In the Greek writer Nikos Kazantzakis' autobiography, 'Report to Greco', there is this beautiful scene that you often remember. During the course of his wanderings across the islands, the author, along with a friend who is a priest, stops at a little monastery occupied by Sufi dervishes who dance every Friday. They have a conversation with a friendly dervish who comes out to welcome them.
"Father, what name do you give God?", asked the abbé.
"God does not have a name", the dervish replied. "He is too big to fit inside names. A name is a prison, God is free."
"But in case you should want to call Him," the abbé persisted, "when there is need, what name will you use?'
The dervish bowed his head and thought. Finally he parted his lips: "Ah! - that is what I shall call Him. Not Allah, but Ah!"
* * * * * * * *
As you walk into the gray monsoon-dark park that day, you are unprepared for the discoveries you would make. More than six months ago you had searched for the tree of the beautiful red seeds, with a friend's young son. The seeds were everywhere, but you could not locate the tree. And you tried again afterwards, months later. But you never found it.
Today when you start your usual walk, cutting across your favourite stretch, you walk a little more to the left than usual. And you notice that the ground beneath your feet is full of red seeds! You look up. You are under the Red Sandal tree. At last. It was there always. So close to where you usually have your park picnics. And you'd never noticed!
And then a little further down, you discover the huge round cup-like seed pod a friend had found during a picnic. And whose source you could never find. And today you walk into a space covered with them! And you look up at these three beautiful giant trees with thick canopies. You are filled with wonder. This was a stone's throw away from where you normally sit. A horticulture-lover friend identifies it for you. The Sterculia Alata, the Buddha Coconut tree.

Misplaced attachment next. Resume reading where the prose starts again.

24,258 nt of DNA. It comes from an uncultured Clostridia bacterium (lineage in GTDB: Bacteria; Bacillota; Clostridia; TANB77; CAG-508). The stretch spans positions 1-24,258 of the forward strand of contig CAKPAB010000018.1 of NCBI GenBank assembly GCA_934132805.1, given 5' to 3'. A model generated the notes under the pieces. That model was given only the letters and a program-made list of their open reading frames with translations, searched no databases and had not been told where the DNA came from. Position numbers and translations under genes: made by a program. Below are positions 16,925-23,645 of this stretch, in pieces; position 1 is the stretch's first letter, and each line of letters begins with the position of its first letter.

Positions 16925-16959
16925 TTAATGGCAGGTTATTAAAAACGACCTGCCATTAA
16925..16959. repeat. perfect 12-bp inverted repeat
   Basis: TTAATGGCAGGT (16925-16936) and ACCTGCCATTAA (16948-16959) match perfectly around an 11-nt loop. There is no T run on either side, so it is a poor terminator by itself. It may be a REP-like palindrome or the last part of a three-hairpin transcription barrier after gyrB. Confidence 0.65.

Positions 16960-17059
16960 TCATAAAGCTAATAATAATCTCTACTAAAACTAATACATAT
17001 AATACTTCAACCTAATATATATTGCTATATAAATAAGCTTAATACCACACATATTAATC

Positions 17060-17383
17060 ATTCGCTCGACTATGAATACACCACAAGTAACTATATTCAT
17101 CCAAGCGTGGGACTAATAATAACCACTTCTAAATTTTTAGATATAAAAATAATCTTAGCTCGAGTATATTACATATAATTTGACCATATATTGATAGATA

You feel like a child all over again. You want to hug strangers and tell them - hey, look what I found!
And then when you reach your silk cotton tree and discover a new nest in a branch you always look up at, you smile.
Lying down under the tree, you think of how over the years you have become more fascinated by people than places. How every person is a country that reveals new territories that you never knew existed. And how that happens only when you reach out, are curious, when you create this safe place where the other can open up without fear. When you learn to project kindness, like a horse whisperer who wins the trust of even the most wounded animal.
You are filled with wonder as you traverse layer after layer into the core of another.
We are plural. We are changing. And the familiar is forever new.
16 Aug 2015
The full series here: http://whiletheworldisgoingplaces.blogspot.in/search/label/Notes_from_a_Ritual